The Unpredictability of Firearm Rights Restoration Litigation
The central analysis in a firearm rights restoration matter is whether the petitioner can demonstrate ‘good cause,’ which is undefined by statute. Previous case law has bestowed upon this vague concept the following definition: “a reason for taking an action that, in legal terms, is legally sufficient, and, in ordinary terms, is justified in the context of surrounding circumstances.” Still left in the dark? You’re not alone. The result is an uncertainty and inconsistency in how this is applied by the courts, as demonstrated by a recent Court of Appeals decision.
In applying the non-defining definition, the Court of Appeals upheld a district court’s decision to deny a petition where, by most accounts, the petitioner did a heck of a job in demonstrating good cause. In this case, the petitioner faced a lifetime firearms ban due to three convictions of violent crimes – though, none of them actually involved acts of violence – from 19 years ago. To demonstrate good cause, the petitioner argued:
- He needs the restoration in order to hunt with family, inherit family heirloom firearms, be eligible for a position with Federal Cartridge, and for protection reasons;
- He does not have a history of actual violence;
- The crimes were isolated incidents that occurred 19 years prior;
- His criminal record is spotless since these crimes; and
- He has made positive changes in his life, most notably being sober for 14 years.
And to support these arguments, ten of the petitioner’s friends, co-workers, and family members submitted affidavits attesting to his good character. Despite what appears to be evidence establishing good cause, the district court denied the petition, claiming it did not outweigh the public safety concerns.
The statute, admittedly, grants wide discretion to a district court – even going so far as making the grant of relief discretionary when a petitioner demonstrate good cause. See Minn. Stat. 609.165, subd. 1d. Because of this, the Court of Appeals was not in a position to overturn the district court’s decision.
The decision can still be instructive on a couple of points. First, the Court of Appeals appears to have given some clarification of the ‘good cause’ definition when it stated: “good cause is more than just a reason, it is a substantial reason.” Second, the Court acknowledges that 19 years is a sufficient period of time to demonstrate rehabilitation. But, it still found that 19 years falls well short when compared to the typical lifetime. And because the legislature recently amended the prohibition from 10 years to a lifetime, 19 years is not justification alone for relief. Third, even though the crimes at issue were not actually violent crimes, the Court still relied upon the fact that the crimes fall under the definition of ‘crimes of violence,’ which carries the day for analysis purposes. Having three such convictions worked against the petitioner. Finally, even though the petitioner sought the restoration for hunting purposes, the Court notes that he was an archer, making the hunting argument less persuasive.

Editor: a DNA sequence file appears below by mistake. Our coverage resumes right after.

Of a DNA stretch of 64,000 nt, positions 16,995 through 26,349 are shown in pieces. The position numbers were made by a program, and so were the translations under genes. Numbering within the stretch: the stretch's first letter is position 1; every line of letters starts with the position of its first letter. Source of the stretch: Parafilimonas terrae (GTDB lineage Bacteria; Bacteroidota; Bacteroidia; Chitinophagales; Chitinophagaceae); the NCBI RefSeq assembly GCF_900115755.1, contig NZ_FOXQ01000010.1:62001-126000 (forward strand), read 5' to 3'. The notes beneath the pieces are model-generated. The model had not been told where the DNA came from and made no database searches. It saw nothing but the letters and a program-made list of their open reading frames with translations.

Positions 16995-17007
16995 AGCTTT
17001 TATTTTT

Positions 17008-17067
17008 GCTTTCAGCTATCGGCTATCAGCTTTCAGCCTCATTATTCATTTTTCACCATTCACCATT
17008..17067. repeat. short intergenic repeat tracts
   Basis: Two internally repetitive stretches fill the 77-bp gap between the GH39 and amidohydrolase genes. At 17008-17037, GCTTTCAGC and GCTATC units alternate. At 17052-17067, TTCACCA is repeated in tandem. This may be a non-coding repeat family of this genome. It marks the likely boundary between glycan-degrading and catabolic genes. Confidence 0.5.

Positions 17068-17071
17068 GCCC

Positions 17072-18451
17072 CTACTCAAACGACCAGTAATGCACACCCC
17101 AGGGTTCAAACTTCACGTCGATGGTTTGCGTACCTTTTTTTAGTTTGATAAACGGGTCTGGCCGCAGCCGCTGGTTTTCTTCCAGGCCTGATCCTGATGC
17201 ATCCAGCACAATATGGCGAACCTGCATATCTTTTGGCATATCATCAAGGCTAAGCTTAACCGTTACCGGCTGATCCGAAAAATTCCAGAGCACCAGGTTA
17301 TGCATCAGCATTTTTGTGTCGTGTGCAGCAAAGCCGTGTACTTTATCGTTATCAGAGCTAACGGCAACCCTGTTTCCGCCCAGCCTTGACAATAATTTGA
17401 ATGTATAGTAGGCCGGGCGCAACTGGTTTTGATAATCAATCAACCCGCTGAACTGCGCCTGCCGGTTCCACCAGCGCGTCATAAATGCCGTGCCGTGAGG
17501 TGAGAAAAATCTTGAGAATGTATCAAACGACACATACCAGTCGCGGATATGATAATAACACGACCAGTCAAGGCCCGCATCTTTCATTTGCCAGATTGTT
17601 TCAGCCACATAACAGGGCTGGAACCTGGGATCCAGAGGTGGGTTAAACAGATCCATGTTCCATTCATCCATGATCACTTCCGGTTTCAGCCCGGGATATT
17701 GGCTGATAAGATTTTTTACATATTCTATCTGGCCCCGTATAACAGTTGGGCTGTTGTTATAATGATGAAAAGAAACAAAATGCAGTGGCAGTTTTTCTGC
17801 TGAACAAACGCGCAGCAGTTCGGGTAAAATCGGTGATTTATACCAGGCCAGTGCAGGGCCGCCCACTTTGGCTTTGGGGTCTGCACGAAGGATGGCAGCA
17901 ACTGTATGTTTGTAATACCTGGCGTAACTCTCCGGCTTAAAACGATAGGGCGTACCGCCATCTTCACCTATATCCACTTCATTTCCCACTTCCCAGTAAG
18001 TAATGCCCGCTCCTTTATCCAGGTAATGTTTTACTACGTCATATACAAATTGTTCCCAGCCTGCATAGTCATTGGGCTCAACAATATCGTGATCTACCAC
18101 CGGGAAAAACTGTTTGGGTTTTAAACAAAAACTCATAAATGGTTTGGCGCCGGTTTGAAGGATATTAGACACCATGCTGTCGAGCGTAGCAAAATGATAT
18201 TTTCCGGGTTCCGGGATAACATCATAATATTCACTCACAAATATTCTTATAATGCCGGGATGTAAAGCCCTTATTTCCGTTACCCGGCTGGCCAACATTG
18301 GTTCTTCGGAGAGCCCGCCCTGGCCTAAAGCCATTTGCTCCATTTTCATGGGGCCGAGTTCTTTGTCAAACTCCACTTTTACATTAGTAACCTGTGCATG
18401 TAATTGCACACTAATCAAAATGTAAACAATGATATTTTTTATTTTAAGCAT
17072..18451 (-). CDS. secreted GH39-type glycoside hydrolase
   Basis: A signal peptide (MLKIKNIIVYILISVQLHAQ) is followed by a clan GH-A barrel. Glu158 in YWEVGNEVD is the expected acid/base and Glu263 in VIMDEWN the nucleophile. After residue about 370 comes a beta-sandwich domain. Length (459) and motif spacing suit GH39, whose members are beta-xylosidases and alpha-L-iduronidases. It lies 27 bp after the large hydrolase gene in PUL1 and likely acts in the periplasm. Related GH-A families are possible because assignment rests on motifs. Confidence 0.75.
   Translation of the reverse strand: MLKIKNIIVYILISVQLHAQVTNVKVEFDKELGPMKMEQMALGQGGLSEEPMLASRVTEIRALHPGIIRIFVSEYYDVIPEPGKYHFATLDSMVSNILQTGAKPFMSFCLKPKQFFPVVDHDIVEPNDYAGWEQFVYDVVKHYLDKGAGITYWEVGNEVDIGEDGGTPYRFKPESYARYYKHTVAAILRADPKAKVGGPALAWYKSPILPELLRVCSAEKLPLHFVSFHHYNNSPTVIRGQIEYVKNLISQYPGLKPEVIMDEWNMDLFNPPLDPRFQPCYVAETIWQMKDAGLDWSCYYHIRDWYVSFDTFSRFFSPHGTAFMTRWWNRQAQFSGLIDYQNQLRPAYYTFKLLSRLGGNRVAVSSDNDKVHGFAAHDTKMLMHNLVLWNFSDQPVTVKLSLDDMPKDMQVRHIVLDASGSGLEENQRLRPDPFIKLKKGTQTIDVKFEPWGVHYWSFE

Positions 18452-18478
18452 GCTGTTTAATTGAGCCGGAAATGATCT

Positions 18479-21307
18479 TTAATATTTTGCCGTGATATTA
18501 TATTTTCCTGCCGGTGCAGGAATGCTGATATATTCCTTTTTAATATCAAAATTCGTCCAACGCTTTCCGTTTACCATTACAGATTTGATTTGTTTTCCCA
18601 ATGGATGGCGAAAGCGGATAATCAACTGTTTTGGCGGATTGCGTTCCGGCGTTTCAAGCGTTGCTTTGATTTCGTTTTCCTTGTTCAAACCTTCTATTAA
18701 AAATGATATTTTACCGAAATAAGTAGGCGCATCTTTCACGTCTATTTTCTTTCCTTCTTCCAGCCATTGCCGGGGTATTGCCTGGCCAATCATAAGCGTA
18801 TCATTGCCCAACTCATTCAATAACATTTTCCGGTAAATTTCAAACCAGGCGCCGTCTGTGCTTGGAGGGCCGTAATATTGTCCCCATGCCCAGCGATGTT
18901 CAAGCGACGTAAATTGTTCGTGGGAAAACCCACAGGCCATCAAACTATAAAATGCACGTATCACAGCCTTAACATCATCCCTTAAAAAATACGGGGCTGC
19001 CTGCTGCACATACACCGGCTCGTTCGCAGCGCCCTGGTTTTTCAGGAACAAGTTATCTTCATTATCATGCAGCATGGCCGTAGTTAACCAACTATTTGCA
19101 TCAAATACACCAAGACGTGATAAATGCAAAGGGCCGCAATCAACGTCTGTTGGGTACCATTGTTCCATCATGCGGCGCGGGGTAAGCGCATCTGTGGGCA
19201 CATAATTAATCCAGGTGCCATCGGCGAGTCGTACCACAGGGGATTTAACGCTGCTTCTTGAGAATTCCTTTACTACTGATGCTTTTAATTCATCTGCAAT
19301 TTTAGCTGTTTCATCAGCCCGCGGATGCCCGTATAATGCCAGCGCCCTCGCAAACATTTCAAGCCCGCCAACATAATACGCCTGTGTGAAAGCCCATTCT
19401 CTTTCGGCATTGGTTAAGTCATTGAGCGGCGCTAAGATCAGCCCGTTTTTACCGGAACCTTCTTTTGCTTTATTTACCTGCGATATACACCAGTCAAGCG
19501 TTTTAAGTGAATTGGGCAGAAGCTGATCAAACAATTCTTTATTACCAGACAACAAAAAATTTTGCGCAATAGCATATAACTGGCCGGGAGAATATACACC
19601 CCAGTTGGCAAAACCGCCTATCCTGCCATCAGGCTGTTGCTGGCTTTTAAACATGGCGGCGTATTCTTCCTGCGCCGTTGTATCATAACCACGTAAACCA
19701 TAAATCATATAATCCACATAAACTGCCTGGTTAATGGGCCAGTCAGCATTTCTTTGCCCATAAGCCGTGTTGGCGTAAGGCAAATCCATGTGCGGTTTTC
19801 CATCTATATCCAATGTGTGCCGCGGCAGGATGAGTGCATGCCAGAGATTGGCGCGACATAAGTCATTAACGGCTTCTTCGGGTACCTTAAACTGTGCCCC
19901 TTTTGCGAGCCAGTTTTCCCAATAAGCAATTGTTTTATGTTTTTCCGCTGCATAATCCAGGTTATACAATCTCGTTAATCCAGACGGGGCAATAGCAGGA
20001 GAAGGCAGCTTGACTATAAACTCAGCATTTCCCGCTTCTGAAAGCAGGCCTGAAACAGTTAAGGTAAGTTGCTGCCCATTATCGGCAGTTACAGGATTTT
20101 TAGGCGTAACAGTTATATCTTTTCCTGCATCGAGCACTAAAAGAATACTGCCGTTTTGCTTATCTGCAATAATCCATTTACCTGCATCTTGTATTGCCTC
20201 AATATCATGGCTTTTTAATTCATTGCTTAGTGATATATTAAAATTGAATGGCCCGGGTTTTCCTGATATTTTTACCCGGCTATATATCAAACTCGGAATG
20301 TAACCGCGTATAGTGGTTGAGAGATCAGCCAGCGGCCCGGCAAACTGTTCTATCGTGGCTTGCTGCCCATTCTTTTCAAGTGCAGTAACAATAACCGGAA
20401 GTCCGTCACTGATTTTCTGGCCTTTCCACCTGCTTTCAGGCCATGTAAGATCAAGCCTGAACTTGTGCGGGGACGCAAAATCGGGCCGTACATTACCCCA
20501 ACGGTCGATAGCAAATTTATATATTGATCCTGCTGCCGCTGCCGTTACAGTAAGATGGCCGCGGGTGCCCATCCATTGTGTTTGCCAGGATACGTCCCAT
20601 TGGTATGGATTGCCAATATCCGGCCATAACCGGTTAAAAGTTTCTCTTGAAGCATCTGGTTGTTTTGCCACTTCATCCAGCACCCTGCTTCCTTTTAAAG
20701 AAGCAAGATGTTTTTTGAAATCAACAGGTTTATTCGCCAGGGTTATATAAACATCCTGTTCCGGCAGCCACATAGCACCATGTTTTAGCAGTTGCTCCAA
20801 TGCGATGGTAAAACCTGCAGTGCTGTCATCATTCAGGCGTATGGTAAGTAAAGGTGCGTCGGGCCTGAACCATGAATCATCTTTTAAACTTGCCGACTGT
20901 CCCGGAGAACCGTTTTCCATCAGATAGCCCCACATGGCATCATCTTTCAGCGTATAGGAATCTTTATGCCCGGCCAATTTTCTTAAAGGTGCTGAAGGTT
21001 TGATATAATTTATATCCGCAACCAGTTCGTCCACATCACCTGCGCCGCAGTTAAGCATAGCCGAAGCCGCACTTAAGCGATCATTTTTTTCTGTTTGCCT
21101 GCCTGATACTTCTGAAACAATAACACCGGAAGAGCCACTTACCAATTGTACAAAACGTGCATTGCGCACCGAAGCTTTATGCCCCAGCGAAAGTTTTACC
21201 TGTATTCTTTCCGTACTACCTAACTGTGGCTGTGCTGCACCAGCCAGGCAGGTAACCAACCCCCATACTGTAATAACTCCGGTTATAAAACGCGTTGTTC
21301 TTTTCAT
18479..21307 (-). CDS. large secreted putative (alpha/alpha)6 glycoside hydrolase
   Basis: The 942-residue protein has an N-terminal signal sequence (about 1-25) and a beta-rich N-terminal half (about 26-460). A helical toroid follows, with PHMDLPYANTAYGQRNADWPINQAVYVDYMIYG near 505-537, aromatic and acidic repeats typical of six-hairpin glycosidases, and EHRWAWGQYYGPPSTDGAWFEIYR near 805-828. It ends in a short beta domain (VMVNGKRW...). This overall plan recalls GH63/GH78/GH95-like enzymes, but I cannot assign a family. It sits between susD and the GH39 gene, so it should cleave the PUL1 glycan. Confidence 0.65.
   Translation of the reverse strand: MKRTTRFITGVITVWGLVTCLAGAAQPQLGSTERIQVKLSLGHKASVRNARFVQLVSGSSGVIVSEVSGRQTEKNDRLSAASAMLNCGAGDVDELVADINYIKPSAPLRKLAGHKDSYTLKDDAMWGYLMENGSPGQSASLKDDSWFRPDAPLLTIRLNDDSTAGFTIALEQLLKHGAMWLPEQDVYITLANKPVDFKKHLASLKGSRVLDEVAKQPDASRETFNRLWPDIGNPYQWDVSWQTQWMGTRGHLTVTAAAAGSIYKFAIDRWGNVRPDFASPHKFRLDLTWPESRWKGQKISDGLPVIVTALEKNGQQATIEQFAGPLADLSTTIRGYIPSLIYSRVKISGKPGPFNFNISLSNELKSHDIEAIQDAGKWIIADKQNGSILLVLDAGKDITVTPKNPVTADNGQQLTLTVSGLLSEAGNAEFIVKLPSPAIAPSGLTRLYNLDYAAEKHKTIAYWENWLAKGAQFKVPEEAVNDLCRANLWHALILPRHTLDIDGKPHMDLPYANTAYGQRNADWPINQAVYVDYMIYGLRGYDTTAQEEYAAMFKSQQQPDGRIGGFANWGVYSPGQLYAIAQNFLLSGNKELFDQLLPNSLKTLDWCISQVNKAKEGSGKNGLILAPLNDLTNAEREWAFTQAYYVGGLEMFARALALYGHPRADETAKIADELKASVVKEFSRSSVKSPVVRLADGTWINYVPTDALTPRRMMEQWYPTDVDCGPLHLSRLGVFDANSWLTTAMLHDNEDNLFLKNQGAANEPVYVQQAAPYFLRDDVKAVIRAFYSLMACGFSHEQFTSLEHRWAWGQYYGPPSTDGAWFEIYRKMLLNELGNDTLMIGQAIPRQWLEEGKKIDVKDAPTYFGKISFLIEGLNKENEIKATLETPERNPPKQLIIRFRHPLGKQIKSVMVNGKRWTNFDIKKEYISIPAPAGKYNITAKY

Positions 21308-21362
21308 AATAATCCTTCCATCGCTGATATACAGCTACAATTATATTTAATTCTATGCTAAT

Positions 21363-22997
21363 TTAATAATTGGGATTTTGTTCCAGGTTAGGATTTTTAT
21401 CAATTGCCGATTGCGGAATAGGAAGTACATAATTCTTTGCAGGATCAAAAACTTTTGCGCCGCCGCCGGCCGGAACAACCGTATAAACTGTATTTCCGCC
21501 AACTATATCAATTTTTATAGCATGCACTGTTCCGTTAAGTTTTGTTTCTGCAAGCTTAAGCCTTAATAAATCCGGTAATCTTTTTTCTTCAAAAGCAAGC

The case further demonstrates the unpredictability of firearm rights restoration litigation. By all accounts, the petitioner did a good job of presenting what appears to be sufficient evidence to demonstrate good cause. Yet, the district court didn’t see it that way. And because of the wide discretion granted district courts, the Court of Appeals had its hands tied.
The biggest takeaway – retain a gun rights restoration attorney to help you through this process. There is a 3-year waiting period if you fail at district court and the Court of Appeals made it clear that it will not overturn any decision. With so much at stake, you should get an experienced attorney to help build the case and fight for your rights to be restored.
And do not be deterred. This is just one judge’s decision. And now we know which district to avoid filing in.